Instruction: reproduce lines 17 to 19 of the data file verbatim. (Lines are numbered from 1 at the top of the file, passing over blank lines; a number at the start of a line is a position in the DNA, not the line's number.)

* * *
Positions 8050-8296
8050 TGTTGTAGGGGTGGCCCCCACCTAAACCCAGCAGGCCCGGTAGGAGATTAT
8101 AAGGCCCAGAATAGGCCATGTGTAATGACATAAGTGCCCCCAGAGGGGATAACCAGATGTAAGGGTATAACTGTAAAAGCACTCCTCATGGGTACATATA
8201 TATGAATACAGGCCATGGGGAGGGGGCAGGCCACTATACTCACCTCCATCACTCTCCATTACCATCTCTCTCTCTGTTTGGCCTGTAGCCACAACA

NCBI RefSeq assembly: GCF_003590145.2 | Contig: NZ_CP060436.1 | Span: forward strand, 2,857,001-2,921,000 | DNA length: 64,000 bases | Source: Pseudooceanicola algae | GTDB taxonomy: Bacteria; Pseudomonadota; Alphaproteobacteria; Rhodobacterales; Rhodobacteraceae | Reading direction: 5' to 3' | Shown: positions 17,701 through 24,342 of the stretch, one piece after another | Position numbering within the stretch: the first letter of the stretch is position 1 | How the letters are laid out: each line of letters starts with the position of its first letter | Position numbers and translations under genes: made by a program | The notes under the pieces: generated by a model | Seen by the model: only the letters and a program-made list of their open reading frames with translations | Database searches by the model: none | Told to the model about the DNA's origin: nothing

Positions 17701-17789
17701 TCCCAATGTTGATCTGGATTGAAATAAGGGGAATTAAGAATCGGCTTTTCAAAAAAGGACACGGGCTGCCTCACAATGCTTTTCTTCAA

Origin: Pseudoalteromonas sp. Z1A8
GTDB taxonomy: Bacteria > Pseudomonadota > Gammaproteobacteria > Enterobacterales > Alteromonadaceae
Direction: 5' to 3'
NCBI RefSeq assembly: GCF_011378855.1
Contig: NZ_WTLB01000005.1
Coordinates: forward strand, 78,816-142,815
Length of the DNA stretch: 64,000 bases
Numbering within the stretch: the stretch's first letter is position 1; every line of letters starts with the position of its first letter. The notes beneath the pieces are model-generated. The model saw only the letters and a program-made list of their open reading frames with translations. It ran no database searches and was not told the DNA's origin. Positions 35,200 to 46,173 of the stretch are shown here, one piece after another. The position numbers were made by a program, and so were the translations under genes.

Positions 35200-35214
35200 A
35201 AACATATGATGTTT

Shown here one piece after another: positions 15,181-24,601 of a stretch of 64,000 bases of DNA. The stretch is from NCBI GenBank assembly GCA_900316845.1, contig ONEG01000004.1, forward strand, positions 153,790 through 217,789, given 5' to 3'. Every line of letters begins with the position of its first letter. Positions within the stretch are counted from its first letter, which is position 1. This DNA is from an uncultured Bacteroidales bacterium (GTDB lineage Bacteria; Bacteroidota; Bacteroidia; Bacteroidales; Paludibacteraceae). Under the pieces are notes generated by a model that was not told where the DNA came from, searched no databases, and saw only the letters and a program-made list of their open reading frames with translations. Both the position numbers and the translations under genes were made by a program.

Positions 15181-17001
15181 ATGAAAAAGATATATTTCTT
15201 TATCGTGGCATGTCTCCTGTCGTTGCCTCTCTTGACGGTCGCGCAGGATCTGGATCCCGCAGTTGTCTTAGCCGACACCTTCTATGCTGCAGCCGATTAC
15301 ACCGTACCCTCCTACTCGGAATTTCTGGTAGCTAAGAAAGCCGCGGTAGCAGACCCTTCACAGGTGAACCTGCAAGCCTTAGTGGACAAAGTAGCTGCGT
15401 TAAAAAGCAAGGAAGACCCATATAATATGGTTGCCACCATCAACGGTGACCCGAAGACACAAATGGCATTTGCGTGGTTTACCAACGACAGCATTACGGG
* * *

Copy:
35200 A
35201 AACATATGATGTTT

Shown here one piece after another: positions 15,181-24,601 of a stretch of 64,000 bases of DNA. The stretch is from NCBI GenBank assembly GCA_900316845.1, contig ONEG01000004.1, forward strand, positions 153,790 through 217,789, given 5' to 3'. Every line of letters begins with the position of its first letter. Positions within the stretch are counted from its first letter, which is position 1. This DNA is from an uncultured Bacteroidales bacterium (GTDB lineage Bacteria; Bacteroidota; Bacteroidia; Bacteroidales; Paludibacteraceae). Under the pieces are notes generated by a model that was not told where the DNA came from, searched no databases, and saw only the letters and a program-made list of their open reading frames with translations. Both the position numbers and the translations under genes were made by a program.